Handling: Immediately report leaks, spills or failures of the safety equipment (e.g. ventilation system). In event of a spill or leak, immediately put on escape-type respirator and exit the area. Do NOT work alone with this product. Get medical attention for all exposures. Symptoms can be delayed. Prevent unintentional contact with incompatible chemicals. Use corrosion-resistant tools and equipment. Eliminate heat and ignition sources such as sparks, open flames, hot surfaces and static discharge. Post "No Smoking" signs. Do not use near welding operations or other high energy sources. Do not weld, cut or perform hot work on empty container until all traces of product have been removed. Prevent heating. Use the pressure regulator appropriate for cylinder pressure and contents. Secure cylinder in an up-right position. Protect cylinders from damage. Use a suitable hand truck to move cylinders; do not drag, roll, slide, or drop. Keep containers tightly closed when not in use or empty.
Storage: Store in an area that is: cool, dry, out of direct sunlight and away from heat and ignition sources, separate from incompatible materials, secure and separate from work areas, an approved, fire-resistant area. Store in the original, labelled, shipping container. Always secure (e.g. chain) cylinders in an upright position to a wall, rack or other solid structure. Empty containers may contain hazardous residue. Store separately. Keep closed. Comply with all applicable health and safety regulations, fire and building codes.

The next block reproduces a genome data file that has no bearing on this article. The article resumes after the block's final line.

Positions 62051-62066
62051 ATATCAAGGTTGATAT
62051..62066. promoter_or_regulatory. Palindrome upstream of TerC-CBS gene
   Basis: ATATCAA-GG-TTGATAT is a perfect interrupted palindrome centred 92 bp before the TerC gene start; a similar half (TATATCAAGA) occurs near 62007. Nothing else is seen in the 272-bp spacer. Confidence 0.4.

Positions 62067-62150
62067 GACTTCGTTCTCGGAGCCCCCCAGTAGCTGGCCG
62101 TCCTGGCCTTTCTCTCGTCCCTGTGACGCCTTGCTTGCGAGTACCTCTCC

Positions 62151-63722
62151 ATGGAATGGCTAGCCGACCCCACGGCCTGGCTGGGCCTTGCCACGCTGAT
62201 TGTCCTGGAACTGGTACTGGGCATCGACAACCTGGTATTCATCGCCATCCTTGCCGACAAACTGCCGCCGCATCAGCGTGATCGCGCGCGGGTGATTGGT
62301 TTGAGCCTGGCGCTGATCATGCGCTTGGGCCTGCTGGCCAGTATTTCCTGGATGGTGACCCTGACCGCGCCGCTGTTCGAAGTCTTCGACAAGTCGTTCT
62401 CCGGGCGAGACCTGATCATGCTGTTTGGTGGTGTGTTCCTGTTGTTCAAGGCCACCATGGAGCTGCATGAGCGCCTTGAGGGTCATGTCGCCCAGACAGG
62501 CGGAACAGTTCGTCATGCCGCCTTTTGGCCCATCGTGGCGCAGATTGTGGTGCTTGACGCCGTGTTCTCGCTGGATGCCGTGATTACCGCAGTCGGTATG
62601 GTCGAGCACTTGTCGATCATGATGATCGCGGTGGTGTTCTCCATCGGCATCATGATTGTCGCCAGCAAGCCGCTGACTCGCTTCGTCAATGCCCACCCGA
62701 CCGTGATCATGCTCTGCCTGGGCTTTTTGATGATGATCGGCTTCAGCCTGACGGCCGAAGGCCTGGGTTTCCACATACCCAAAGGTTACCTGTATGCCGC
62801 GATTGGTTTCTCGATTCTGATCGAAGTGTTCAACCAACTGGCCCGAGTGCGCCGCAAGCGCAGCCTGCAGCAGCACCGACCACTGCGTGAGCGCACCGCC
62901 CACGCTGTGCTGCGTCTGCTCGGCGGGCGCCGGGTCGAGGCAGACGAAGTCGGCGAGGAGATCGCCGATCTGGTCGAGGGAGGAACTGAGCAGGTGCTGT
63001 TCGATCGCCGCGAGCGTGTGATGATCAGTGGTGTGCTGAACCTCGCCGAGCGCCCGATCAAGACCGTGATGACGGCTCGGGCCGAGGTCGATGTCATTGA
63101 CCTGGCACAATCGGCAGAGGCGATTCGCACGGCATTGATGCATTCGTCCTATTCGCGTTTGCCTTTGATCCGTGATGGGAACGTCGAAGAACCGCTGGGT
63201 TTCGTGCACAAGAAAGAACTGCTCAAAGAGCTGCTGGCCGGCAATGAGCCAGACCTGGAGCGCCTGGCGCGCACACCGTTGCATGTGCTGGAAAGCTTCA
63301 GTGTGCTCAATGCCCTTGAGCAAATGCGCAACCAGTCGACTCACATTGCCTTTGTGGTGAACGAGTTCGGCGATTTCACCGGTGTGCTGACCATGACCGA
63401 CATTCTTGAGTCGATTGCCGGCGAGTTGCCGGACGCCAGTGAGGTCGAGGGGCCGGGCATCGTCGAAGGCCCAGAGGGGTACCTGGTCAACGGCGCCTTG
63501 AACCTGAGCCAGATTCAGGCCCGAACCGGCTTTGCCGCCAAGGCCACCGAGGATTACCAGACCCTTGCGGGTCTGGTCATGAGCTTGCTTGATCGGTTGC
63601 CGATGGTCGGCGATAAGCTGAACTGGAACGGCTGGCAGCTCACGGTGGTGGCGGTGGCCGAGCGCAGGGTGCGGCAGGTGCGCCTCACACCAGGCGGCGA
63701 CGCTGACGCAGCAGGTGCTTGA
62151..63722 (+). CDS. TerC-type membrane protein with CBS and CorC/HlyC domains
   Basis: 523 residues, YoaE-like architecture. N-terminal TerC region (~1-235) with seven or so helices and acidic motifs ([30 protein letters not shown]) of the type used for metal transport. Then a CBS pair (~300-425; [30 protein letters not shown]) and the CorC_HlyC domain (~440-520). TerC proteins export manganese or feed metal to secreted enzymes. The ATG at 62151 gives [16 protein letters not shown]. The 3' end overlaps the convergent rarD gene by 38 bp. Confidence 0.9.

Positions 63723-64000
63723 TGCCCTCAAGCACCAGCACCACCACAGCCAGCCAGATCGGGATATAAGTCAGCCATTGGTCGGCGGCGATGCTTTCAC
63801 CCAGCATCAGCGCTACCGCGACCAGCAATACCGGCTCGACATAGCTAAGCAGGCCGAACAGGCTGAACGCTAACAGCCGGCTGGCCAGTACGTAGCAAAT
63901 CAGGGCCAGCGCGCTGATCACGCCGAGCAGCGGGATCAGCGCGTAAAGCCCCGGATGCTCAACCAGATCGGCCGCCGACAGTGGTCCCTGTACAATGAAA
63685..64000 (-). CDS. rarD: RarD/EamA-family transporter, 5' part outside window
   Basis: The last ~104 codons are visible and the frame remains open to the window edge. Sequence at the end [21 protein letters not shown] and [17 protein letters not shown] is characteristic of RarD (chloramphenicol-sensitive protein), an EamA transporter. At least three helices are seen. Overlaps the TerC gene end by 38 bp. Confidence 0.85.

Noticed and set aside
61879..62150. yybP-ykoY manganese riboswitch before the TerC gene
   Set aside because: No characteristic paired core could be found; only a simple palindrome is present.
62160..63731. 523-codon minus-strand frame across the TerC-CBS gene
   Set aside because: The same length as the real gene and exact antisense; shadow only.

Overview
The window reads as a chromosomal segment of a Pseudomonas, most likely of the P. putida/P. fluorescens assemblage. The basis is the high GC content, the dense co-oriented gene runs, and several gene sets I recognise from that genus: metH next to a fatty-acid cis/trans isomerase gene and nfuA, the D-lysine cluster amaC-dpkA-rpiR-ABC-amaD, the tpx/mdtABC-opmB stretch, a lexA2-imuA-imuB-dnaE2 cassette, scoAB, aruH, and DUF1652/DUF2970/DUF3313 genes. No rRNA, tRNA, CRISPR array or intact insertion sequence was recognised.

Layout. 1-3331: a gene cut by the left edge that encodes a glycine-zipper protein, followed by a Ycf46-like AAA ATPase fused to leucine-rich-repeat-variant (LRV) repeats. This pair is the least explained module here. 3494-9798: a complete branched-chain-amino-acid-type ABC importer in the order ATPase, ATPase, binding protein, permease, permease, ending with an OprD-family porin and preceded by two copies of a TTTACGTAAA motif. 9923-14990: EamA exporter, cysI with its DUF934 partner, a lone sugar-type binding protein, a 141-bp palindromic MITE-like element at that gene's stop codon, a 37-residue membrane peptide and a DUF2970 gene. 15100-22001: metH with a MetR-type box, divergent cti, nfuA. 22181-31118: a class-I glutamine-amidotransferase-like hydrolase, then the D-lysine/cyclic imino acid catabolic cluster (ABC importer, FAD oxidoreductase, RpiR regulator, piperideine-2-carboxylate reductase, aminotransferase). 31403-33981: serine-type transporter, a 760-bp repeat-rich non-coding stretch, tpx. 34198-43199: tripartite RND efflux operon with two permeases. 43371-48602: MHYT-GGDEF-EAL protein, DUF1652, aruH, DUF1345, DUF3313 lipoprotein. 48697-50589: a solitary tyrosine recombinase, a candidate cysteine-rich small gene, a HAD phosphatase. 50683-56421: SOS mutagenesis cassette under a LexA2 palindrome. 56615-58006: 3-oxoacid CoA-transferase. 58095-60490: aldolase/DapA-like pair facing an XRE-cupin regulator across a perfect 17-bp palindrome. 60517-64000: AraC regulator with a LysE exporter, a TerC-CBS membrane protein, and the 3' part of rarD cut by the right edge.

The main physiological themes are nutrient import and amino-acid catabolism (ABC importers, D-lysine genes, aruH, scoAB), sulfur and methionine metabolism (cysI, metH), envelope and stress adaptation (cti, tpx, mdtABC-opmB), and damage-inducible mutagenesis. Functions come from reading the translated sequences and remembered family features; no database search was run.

What is the American Conference of Governmental Industrial Hygienists (ACGIH®) recommended exposure limit for ammonia?Back to top
ACGIH® TLV® - TWA: 25 ppm
ACGIH® TLV® - STEL [C]: 35 ppm
Exposure Guideline Comments: TLV® = Threshold Limit Value. TWA = Time-Weighted Average. STEL = Short-term Exposure Limit. C = Ceiling limit.
Adapted from: 2022 TLVs® and BEIs® - Threshold Limit Values for Chemical Substances and Physical Agents and Biological Exposure Indices. Cincinnati: American Conference of Governmental Industrial Hygienists (ACGIH)
NOTE: In many (but not all) Canadian jurisdictions, the exposure limits are similar to the ACGIH® TLVs®. Since legislation varies by jurisdiction, contact your local jurisdiction for exact details. A list is available in the OSH Answers on Canadian Governmental Occupational Health & Safety Departments.
A list of which acts and regulations that cover exposure limits to chemical and biological agents is available on our website. Please note that while you can see the list of legislation for free, you will need a subscription to view the actual documentation.
What are the engineering controls for ammonia?Back to top